More recently, sequencing technology such as NGS to read the order of nucleotide molecules on DNA has improved to more effectively provide detailed information on multiple types of GAs simultaneously. The NGS oncology panel tests also provide patients and their providers a more comprehensive genetic profile of cancer and information relevant to potential cancer treatments. NGS oncology panel tests hold potential for patients and providers in optimizing (personalizing) therapies that target specific characteristics of individual patient cancers. However, it is important that these tests produce valid results that are useful in guiding therapies to improve outcomes for patients with advanced cancer.

Parallel Review

Since 2010, the FDA-CMS Parallel Review program has been a collaborative effort intended to reduce the time between FDA marketing approval or clearance and a CMS national coverage determination. This pathway is distinct because it meets manufacturers before FDA approval. Typically, CMS does not engage with manufacturers until after FDA approval or clearance. By the manufacturer engaging FDA and CMS together while under FDA review, a stronger evidentiary base could be developed in a more efficient manner, accelerating patient access to innovative medical devices.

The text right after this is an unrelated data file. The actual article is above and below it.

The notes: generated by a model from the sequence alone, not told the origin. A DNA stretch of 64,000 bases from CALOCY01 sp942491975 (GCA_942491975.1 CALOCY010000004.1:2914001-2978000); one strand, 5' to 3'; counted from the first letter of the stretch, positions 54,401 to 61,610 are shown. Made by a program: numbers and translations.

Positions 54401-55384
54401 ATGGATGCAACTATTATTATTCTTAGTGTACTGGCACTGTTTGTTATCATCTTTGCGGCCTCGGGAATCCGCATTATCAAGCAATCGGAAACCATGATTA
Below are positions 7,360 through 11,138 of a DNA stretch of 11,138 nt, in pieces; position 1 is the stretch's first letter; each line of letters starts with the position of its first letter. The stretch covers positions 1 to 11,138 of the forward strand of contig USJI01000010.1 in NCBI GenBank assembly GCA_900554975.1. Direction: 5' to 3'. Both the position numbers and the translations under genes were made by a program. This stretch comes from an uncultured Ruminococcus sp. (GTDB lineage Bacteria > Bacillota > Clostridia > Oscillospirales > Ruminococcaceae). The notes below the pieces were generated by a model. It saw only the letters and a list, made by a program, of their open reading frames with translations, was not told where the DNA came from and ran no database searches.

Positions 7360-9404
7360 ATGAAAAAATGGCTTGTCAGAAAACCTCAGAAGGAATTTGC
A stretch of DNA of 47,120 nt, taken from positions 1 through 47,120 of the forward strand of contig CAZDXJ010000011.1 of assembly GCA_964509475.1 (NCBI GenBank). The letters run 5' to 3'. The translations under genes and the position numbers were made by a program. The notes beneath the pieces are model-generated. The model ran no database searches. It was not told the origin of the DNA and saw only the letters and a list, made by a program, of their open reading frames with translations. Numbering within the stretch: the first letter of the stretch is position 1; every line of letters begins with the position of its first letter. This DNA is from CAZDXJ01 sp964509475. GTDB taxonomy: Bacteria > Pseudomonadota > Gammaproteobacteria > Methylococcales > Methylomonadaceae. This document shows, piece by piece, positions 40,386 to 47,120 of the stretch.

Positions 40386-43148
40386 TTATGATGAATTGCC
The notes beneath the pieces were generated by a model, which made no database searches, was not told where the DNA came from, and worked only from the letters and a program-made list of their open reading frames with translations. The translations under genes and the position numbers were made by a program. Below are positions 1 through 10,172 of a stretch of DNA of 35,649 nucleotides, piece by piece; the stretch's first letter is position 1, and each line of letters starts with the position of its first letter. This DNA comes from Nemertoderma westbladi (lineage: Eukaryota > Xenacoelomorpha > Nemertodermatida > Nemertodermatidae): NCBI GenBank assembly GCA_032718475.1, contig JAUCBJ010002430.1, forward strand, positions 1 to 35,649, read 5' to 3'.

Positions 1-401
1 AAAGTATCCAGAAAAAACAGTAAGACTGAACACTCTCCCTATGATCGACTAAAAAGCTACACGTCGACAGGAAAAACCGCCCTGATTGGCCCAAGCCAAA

In past decisions on diagnostic tests using imaging, we consider the evidence to support utility of the diagnostic in the hierarchical framework of Fryback and Thornbury (1991) where Level 2 addresses diagnostic accuracy, sensitivity, and specificity of the test; Level 3 focuses on whether the information produces change in the physician's diagnostic thinking; Level 4 concerns the effect on the patient management plan and Level 5 measures the effect of the diagnostic information on patient outcomes. To apply this same hierarchical framework to analyze an in vitro diagnostic test, we utilized the ACCE Model Process (see Appendix B) for Evaluating Genetic Tests (Haddow et al., 2003). Tests are evaluated for the components of the disorder and setting, analytical validity, clinical validity, clinical utility, and related ethical/legal/social issues. This evaluation model is consistent with recommendations of the HHS Secretary's Advisory Committee on Genetic Testing (65 FR 76643). Analytical validity includes the ability of the test to accurately and reliably detect the mutation and/or variant, while clinical validity includes the ability of the test to accurately and reliably detect the disease of interest in the defined population. Test validity is typically assessed by the FDA during the approval or clearance processes. Additionally, the FDA has recently announced third party reviewers such as the New York State Department of Health (NYSDOH) for in vitro diagnostics including NGS oncology panels “to reduce the burden on test developers and streamline the regulatory assessment of these types of innovative products.” (https://www.fda.gov/NewsEvents/Newsroom/PressAnnouncements/ucm585347.htm). Therefore, FDA evaluates analytical and clinical validity, while CMS evaluates clinical utility. CMS is most focused on assessing clinical utility to include whether use of the test to guide patient management and treatment improves health outcomes.